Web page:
Vietnamese doctors remove 5-kilo tumor from newborn

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P.B.V, the one-week-old baby has had a 5-kilogram tumor successfully removed by surgeons on December 11 at Vietnam-Germany Hospital in Hanoi.

Pediatric surgeons successfully removed a 5-kilogram tumor from a one-week-old baby in Hanoi on December 11.

One day later, the boy, identified only as P.B.V., was recovering well, urinating normally, but would remain at the hospital's ICU for some time, doctors were quoted as saying in Nguoi Lao Dong newspaper.

P.B.V.'s tumor was more than 2 kilograms, nearly half of his weight when he was born on December 5 via C-section at the National Ob-gyn Hospital.

A week later, the tumor had grown to around 5 kilograms.

The tumor was rooted in the infant's coccyx, which according to the doctors is a rare congenital malformation that occurs once per 25,000 babies in the world.

It caused P.B.V. to keep his legs spread wide at all times.

Doctor Nguyen Ngoc Loi, director of the Infant Department at Vietnam-Germany Hospital, said his colleagues decided to remove the tumor as it was threatening the baby's life.

The baby was transferred to Vietnam-Germany Hospital on December 10 for the operation.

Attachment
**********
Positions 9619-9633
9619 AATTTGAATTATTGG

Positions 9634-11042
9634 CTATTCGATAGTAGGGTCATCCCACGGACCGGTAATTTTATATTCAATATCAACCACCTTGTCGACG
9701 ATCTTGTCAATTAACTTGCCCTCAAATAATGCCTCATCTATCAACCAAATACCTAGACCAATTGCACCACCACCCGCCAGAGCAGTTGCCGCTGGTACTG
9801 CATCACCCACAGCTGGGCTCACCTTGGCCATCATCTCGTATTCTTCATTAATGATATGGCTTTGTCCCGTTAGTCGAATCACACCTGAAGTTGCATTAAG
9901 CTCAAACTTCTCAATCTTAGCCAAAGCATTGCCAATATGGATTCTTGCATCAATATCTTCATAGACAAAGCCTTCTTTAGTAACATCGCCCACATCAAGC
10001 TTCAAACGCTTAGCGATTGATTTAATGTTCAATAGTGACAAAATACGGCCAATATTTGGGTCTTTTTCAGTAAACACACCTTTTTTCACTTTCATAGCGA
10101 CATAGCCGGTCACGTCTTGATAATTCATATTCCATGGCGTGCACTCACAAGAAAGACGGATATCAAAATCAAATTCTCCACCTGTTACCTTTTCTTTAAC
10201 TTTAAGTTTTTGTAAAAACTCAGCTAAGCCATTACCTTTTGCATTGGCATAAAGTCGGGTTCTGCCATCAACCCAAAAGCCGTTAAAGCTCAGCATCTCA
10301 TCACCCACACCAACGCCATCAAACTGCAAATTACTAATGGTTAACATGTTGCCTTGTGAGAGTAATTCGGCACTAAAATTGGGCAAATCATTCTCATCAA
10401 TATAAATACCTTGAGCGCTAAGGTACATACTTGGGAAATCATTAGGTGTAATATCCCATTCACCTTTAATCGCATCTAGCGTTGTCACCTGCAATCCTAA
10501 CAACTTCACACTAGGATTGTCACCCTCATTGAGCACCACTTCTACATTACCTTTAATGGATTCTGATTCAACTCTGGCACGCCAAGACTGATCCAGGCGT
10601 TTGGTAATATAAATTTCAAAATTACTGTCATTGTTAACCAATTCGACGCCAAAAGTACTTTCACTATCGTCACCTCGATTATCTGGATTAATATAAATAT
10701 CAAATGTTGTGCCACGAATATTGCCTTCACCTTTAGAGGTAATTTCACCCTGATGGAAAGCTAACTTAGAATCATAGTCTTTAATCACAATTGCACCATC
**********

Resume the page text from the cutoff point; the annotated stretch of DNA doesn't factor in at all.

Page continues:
Dr. Tran Ngoc Bich, the chief surgeon, said the tumor was fluid containing head skin, hair, two legs, one shrunken hand, a stomach, intestines and a bladder.

But she said it did not have a face, spinal cord, or skull, which would classify it as a conjoined twin.

She said the surgery was hard from the very beginning, as the baby's veins were too small to anaesthetize.

The tumor had grown into the rectum and the coccyx, and the surgeons had to be careful not to remove the rectum by mistake, the doctor said.

She said the surgery took more than two hours and it was the first time Vietnam-Germany Hospital removed such a big tumor from a newborn.

Doctors at the National Ob-gyn Hospital where the baby's 24-year-old mother had regular checkups throughout her pregnancy said the tumor had been detected early.

But the mother was advised to keep the baby and have his tumor removed surgically later.

Doctors said the initial success might allow the baby to grow up and live normally like other children.

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